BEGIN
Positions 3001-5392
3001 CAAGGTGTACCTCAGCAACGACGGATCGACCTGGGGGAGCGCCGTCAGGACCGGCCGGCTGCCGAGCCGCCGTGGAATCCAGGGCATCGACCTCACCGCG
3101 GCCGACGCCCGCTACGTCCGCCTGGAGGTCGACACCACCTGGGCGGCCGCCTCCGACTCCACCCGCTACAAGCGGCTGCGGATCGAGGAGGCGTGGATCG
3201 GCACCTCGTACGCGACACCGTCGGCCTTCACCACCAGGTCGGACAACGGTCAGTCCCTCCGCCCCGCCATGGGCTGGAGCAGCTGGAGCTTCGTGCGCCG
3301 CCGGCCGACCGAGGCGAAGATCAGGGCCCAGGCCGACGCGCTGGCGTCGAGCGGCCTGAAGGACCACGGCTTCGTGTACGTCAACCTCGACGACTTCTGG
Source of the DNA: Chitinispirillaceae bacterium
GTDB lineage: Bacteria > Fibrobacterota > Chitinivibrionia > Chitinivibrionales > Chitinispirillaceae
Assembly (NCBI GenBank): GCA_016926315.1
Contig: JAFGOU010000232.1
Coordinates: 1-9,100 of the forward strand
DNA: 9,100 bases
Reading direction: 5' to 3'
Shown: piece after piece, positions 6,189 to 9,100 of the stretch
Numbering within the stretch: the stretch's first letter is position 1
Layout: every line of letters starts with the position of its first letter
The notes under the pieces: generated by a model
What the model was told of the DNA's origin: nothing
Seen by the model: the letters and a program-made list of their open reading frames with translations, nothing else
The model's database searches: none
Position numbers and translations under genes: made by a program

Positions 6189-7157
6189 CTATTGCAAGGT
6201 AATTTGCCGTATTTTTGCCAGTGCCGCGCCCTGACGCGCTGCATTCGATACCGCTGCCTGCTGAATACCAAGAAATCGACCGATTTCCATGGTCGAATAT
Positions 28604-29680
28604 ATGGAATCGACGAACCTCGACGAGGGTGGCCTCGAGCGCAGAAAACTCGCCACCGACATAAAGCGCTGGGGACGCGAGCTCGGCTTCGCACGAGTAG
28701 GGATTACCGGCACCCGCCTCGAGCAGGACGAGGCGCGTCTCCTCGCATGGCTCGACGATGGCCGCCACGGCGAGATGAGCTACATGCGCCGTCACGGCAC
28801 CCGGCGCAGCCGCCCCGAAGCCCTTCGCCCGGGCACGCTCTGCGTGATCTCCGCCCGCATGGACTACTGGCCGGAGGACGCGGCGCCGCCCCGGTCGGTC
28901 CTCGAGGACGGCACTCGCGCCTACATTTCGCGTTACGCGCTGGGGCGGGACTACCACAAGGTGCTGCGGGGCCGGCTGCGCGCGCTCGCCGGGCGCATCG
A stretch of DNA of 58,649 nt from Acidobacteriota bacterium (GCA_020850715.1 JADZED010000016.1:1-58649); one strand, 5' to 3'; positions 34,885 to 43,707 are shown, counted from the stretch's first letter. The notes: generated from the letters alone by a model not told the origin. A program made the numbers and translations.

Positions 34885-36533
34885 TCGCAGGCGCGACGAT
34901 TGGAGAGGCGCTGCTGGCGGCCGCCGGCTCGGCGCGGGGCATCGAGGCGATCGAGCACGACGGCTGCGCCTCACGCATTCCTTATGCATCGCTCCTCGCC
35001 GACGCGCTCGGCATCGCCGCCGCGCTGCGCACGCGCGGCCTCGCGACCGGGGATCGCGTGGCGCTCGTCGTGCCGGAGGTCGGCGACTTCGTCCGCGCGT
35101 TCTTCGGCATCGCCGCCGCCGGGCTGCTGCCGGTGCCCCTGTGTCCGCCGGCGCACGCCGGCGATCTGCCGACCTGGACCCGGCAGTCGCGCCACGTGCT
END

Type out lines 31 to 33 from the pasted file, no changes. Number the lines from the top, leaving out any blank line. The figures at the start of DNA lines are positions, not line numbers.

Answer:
34885 TCGCAGGCGCGACGAT
34901 TGGAGAGGCGCTGCTGGCGGCCGCCGGCTCGGCGCGGGGCATCGAGGCGATCGAGCACGACGGCTGCGCCTCACGCATTCCTTATGCATCGCTCCTCGCC
35001 GACGCGCTCGGCATCGCCGCCGCGCTGCGCACGCGCGGCCTCGCGACCGGGGATCGCGTGGCGCTCGTCGTGCCGGAGGTCGGCGACTTCGTCCGCGCGT